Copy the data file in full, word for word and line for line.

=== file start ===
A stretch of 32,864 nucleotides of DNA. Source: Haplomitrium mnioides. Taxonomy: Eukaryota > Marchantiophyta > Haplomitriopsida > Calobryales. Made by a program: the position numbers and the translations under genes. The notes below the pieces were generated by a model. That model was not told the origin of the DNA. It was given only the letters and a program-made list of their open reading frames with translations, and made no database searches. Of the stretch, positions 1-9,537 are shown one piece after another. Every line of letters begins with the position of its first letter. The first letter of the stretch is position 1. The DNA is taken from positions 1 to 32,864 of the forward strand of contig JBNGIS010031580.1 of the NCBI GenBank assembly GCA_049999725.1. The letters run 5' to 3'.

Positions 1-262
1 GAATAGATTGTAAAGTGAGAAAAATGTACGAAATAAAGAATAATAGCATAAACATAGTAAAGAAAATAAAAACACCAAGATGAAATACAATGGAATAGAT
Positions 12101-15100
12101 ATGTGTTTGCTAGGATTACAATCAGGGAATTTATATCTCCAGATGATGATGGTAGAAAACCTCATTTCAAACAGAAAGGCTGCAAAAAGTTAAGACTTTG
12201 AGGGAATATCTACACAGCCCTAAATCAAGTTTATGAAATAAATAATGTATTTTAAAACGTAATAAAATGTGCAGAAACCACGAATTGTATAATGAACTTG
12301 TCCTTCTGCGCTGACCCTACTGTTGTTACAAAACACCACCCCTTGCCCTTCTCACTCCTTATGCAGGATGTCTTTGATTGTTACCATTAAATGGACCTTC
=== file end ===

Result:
A stretch of 32,864 nucleotides of DNA. Source: Haplomitrium mnioides. Taxonomy: Eukaryota > Marchantiophyta > Haplomitriopsida > Calobryales. Made by a program: the position numbers and the translations under genes. The notes below the pieces were generated by a model. That model was not told the origin of the DNA. It was given only the letters and a program-made list of their open reading frames with translations, and made no database searches. Of the stretch, positions 1-9,537 are shown one piece after another. Every line of letters begins with the position of its first letter. The first letter of the stretch is position 1. The DNA is taken from positions 1 to 32,864 of the forward strand of contig JBNGIS010031580.1 of the NCBI GenBank assembly GCA_049999725.1. The letters run 5' to 3'.

Positions 1-262
1 GAATAGATTGTAAAGTGAGAAAAATGTACGAAATAAAGAATAATAGCATAAACATAGTAAAGAAAATAAAAACACCAAGATGAAATACAATGGAATAGAT
Positions 12101-15100
12101 ATGTGTTTGCTAGGATTACAATCAGGGAATTTATATCTCCAGATGATGATGGTAGAAAACCTCATTTCAAACAGAAAGGCTGCAAAAAGTTAAGACTTTG
12201 AGGGAATATCTACACAGCCCTAAATCAAGTTTATGAAATAAATAATGTATTTTAAAACGTAATAAAATGTGCAGAAACCACGAATTGTATAATGAACTTG
12301 TCCTTCTGCGCTGACCCTACTGTTGTTACAAAACACCACCCCTTGCCCTTCTCACTCCTTATGCAGGATGTCTTTGATTGTTACCATTAAATGGACCTTC